And these three attributes are all one because of the Father, all equal because of the Son, and all harmonious because of the Holy Spirit.” –Augustine of Hippo, On Christian Doctrine, I.V.5.
There comes a time in every fall before the leaves begin to turn when blackbirds group and flock and gather choosing a tree, a branch, together to click and call and chorus and clamor announcing the season has come for travel.
Then comes a time when all those birds without a sound or backward glance pour from every branch and limb into the air, as if on a whim but it’s a dynamic, choreographed mass a swoop, a swerve, a mystery, a dance
and now the tree stands breathless, amazed at how it was chosen, how it was changed. ~Julie Cadwallader Staub “Turning” from Wing Over Wing
…yesterday I heard a new sound above my head a rustling, ruffling quietness in the spring air
and when I turned my face upward I saw a flock of blackbirds rounding a curve I didn’t know was there and the sound was simply all those wings, all those feathers against air, against gravity and such a beautiful winning: the whole flock taking a long, wide turn as if of one body and one mind.
How do they do that?
If we lived only in human society what a puny existence that would be
but instead we live and move and have our being here, in this curving and soaring world that is not our own so when mercy and tenderness triumph in our lives and when, even more rarely, we unite and move together toward a common good,
we can think to ourselves:
ah yes, this is how it’s meant to be. ~Julie Cadwallader Staub from “Blackbirds” from Wing Over Wing
Out of the dimming sky a speck appeared, then another, and another. It was the starlings going to roost. They gathered deep in the distance, flock sifting into flock, and strayed towards me, transparent and whirling, like smoke. They seemed to unravel as they flew, lengthening in curves, like a loosened skein. I didn’t move; they flew directly over my head for half an hour.
Each individual bird bobbed and knitted up and down in the flight at apparent random, for no known reason except that that’s how starlings fly, yet all remained perfectly spaced. The flocks each tapered at either end from a rounded middle, like an eye. Overhead I heard a sound of beaten air, like a million shook rugs, a muffled whuff. Into the woods they sifted without shifting a twig, right through the crowns of trees, intricate and rushing, like wind.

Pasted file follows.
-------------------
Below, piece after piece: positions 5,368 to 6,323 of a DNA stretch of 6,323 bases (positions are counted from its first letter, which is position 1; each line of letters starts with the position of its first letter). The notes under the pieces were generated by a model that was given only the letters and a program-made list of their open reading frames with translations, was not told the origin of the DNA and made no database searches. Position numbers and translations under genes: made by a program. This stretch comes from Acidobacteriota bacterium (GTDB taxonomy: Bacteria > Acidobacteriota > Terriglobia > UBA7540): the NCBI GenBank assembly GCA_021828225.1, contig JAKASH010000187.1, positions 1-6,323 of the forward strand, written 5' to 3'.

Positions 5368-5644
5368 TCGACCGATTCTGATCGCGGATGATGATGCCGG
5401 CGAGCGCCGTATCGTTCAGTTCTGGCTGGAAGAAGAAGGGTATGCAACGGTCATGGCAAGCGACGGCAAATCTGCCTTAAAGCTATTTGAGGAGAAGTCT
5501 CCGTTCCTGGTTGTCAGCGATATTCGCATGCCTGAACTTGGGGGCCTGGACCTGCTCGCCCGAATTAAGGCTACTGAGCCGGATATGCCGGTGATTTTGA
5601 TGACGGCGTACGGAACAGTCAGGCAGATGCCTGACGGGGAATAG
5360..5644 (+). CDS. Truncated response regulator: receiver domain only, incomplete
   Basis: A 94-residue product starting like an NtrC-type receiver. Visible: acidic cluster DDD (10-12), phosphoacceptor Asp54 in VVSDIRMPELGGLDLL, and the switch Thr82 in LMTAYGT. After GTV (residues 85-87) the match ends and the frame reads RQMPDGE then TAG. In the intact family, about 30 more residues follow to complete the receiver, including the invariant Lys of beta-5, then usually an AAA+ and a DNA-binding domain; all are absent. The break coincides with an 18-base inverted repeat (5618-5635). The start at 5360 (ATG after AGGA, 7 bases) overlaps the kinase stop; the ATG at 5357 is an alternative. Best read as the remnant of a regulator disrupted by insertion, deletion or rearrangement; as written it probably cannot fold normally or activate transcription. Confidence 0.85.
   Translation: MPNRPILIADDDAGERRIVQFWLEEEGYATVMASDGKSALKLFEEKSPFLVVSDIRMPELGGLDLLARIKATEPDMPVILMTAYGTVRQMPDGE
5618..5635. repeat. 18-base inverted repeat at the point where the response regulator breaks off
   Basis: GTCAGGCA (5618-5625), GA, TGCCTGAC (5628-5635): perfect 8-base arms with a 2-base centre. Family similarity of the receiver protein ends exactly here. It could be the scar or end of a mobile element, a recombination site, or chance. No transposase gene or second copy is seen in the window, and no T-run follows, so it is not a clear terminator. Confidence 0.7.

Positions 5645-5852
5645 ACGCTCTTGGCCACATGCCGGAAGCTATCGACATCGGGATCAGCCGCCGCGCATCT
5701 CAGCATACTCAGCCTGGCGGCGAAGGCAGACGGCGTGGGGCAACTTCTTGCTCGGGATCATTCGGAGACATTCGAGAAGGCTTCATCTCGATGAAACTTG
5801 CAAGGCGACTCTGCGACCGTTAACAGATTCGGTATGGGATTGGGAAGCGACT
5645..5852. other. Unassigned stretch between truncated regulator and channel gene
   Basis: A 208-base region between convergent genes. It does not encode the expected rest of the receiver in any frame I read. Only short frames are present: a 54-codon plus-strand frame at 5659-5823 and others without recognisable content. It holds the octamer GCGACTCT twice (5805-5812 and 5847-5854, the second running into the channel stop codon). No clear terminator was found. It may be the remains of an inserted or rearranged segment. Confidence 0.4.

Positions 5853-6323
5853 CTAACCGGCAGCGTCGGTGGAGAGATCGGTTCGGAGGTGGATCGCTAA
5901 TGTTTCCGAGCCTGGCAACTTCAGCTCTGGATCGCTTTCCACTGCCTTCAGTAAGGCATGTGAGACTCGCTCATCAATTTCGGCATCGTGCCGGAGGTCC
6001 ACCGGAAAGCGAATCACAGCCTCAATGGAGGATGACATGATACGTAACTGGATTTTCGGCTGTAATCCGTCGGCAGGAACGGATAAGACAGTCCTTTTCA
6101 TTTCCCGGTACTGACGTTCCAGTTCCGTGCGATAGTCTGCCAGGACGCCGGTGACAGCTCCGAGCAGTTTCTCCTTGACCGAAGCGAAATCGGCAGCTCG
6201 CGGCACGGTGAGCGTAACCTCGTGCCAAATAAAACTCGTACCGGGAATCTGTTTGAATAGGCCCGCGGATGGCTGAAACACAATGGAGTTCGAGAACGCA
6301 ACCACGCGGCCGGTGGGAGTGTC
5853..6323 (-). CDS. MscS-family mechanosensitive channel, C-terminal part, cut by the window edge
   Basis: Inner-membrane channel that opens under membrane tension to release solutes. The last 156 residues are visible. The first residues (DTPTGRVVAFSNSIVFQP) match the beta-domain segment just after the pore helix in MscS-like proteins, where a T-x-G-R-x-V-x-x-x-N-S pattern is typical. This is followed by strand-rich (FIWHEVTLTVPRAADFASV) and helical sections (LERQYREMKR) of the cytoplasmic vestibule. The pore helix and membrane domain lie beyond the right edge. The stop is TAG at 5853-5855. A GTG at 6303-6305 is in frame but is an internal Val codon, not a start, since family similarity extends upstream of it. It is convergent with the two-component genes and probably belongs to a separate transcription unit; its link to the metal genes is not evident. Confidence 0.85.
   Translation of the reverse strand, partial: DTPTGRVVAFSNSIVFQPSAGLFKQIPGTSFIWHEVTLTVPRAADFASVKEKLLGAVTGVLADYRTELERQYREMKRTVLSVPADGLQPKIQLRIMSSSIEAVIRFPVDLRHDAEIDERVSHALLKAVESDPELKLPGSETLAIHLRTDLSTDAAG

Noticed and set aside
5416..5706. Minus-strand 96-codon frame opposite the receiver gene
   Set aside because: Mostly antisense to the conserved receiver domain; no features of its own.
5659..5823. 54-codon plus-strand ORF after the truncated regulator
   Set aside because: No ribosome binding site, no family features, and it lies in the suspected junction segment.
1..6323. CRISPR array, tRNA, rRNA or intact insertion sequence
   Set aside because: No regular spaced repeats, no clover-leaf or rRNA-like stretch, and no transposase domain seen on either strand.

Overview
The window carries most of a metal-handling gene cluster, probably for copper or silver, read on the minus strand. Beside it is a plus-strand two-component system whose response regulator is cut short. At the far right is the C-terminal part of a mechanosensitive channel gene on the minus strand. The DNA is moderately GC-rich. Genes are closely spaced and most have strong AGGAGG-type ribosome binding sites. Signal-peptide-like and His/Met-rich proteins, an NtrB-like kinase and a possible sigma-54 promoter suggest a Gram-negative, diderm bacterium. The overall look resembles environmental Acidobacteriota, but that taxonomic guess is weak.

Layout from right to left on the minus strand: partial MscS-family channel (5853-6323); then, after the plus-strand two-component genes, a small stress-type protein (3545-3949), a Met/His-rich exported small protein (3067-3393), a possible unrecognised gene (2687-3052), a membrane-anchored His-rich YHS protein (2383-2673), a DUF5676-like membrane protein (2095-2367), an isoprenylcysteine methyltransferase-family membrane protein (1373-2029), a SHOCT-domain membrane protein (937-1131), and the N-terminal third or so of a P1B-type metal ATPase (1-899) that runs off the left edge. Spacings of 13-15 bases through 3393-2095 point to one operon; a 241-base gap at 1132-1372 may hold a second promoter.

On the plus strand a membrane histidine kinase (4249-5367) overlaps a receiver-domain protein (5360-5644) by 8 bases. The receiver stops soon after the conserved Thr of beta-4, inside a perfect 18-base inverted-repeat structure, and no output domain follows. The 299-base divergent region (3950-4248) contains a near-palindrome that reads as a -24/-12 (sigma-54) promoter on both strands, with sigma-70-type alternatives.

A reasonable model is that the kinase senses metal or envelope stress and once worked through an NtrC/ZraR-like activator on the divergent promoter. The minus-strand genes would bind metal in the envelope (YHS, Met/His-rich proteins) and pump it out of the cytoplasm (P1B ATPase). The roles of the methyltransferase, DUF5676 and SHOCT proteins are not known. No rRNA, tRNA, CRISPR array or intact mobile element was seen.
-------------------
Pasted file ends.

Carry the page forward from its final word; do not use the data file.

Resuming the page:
Could tiny birds be sifting through me right now, birds winging through the gaps between my cells, touching nothing, but quickening in my tissues, fleet? ~Annie Dillard from Pilgrim at Tinker Creek
Watching the starlings’ murmuration is a visceral experience – my heart leaps to see it happen above me. I feel queasy following its looping amoebic folding and unfolding path.
Thousands of individual birds move in sync with one another to form one massive organism existing solely because each tiny component anticipates and cooperates to avoid mid-air collisions. It could explode into chaos but it doesn’t. It could result in massive casualties but it doesn’t. They could avoid each other altogether but they don’t – they come together with a purpose and reasoning beyond our imagining. Even the silence of their movement has a discernible sound of air rushing past wings.
We humans are made up of just such cooperating component parts, that which is deep in our tissues, programmed in our DNA. Yet we don’t learn from our designed and carefully constructed building blocks. We have become frighteningly disparate and independent creatures, each going our own way bumping and crashing without care.
We have lost our internal moral compass for how it is meant to be.
The rustling ruffling quiet of wings in the air is actually muffled weeping.
1. In Christ there is no east or west, in him no south or north, but one great fellowship of love throughout the whole wide earth.
2. In Christ shall true hearts everywhere their high communion find; his service is the golden cord close binding humankind.
3. Join hands, companions in the faith, whate’er your race may be! Who loves and serves the one in him, throughout the whole wide earth.
4. In Christ now meet both east and west; in him meet south and north, all Christly souls are one in him throughout the whole wide earth. ~William Dunkerley
We Christians are often rightfully accused of being judgmental and unwilling to consider other points of view. We can be the first to criticize another Christian of being unfaithful or heretical, not following doctrine and creeds, or being too liberal or too conservative or just too plain stubborn.